Seawater pH as a Controlling Factor in Macroalgal Calcification and Photosynthesis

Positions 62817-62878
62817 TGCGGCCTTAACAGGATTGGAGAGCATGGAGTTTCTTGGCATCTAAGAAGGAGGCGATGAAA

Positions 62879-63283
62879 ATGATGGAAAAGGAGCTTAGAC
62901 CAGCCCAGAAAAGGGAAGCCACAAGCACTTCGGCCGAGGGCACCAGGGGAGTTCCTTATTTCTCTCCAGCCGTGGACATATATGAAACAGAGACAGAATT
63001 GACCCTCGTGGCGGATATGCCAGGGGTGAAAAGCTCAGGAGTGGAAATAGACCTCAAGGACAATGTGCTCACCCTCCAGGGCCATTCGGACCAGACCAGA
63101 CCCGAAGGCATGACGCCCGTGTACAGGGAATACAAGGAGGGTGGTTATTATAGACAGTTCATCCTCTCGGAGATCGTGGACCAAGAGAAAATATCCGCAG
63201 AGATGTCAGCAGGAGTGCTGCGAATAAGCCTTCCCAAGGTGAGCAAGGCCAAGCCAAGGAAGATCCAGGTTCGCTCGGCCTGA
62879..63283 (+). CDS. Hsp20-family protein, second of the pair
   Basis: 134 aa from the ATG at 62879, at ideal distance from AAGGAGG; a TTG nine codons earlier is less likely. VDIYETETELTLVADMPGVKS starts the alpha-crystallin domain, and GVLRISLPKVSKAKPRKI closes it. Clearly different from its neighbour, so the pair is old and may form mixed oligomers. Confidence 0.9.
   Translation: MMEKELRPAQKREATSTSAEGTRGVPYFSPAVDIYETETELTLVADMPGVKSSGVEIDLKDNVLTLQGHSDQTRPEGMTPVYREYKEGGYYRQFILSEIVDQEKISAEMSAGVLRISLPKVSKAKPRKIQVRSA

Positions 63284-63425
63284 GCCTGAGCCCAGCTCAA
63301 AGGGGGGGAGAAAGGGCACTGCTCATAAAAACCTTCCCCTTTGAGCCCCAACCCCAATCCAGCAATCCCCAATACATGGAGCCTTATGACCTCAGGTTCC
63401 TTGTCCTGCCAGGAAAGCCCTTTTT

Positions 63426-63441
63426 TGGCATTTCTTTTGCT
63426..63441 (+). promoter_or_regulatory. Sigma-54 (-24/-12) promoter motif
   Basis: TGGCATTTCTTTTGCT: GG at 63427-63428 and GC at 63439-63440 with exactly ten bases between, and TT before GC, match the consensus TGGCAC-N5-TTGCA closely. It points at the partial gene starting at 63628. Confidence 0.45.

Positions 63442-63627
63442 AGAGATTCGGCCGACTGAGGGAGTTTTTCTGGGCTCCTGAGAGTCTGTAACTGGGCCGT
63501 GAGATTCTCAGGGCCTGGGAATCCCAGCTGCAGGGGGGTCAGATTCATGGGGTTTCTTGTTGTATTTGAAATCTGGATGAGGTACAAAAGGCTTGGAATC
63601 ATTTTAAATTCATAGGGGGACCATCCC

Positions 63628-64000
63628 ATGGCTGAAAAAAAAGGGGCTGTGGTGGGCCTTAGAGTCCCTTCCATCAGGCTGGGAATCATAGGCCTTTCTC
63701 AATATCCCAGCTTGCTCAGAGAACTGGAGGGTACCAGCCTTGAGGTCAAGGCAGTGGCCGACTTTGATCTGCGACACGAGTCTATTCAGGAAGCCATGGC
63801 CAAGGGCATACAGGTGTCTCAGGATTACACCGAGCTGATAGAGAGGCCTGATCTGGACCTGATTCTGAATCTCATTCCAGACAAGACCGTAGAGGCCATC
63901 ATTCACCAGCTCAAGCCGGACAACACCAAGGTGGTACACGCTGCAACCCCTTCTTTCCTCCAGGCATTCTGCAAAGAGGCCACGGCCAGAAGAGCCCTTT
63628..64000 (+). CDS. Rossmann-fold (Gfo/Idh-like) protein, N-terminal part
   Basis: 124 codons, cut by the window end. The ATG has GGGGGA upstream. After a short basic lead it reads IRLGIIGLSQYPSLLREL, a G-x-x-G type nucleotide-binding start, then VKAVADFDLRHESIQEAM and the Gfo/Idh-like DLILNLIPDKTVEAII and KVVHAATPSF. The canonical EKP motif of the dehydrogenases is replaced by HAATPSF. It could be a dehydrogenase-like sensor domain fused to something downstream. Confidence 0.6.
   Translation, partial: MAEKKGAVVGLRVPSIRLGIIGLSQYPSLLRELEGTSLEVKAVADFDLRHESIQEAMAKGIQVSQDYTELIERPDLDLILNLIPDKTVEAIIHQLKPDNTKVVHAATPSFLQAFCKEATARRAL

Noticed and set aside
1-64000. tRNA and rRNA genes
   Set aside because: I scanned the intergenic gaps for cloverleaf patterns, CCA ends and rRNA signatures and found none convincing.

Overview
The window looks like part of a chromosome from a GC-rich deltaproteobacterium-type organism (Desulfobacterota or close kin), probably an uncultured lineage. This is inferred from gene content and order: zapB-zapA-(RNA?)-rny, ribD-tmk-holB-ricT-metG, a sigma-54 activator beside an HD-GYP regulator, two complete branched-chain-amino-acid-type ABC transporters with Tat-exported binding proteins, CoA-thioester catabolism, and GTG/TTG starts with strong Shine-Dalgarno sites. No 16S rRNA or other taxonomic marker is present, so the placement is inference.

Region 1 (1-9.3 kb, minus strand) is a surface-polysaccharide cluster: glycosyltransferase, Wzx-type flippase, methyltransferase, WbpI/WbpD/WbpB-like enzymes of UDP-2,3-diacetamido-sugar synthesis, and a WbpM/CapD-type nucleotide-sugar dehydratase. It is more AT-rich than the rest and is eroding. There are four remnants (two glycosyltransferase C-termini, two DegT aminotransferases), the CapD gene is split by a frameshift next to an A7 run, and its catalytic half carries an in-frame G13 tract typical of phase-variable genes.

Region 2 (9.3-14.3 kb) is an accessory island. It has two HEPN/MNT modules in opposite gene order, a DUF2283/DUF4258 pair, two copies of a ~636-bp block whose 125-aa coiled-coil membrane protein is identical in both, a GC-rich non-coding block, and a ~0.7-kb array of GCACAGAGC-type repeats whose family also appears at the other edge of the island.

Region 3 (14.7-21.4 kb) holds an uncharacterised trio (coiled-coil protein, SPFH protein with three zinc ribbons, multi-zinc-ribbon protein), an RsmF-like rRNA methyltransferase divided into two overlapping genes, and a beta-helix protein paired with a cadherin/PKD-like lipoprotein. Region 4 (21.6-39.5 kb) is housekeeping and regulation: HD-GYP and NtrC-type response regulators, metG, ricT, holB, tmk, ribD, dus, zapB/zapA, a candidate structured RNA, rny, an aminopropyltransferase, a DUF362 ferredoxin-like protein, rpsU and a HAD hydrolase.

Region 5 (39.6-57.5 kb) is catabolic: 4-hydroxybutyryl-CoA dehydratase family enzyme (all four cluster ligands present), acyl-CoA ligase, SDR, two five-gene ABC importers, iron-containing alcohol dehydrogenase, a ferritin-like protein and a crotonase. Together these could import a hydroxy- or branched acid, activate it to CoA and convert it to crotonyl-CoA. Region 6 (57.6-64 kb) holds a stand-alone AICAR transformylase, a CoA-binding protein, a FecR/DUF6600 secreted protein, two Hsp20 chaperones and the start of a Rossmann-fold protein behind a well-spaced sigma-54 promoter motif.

Abstract: Biological calcification and photosynthesis are important processes with a great influence on both structure and function of oceanic ecosystems. The pH of the seawater has a strong influence on both these processes and therefore the impacts of different pH levels on calcareous macroalgae were investigated in laboratory and field experiments at Chwaka and Fumba Bays in Zanzibar, Tanzania. The levels of pH were manipulated, first in the laboratory by adding HCl, NaOH or by bubbling seawater with CO2 enriched air. Secondly, pH was allowed to fluctuate naturally as a consequence of marine photosynthetic carbon uptake or release through respiration by mussels. The effects on both photosynthesis and calcification were then analyzed on a seagrass (Thalassia hemprichii), and the calcareous red and green algae Mesophyllum sp., Hydrolithon sp., Amphiroa fragilissima and Halimeda renschii, as well as on the mussel Pinna muricata. The laboratory studies revealed a significant decrease in calcification rates in Hydrolithon sp. with decreasing pH, while photosynthesis showed an opposite trend. Also, increased dissolved CO2 lowered pH from 8.1 to 7.8 and caused a ~20% decline in calcification rates. In the field, seagrasses raised pH to ~9, increasing calcification rates significantly in the calcareous algae while photosynthetic rates showed no significant differences with changes in pH expect in Mesophyllum sp., in which rates increased at elevated pH caused by the presence of seagrasses. Conversely, seagrass photosynthesis increased significantly in the presence of mussels. Based on these findings, we conclude that pH is important in shaping biological processes that determines ecological interactions within shallow tidal areas by modifying seawater carbon composition and, thus, influencing calcification and photosynthesis processes.
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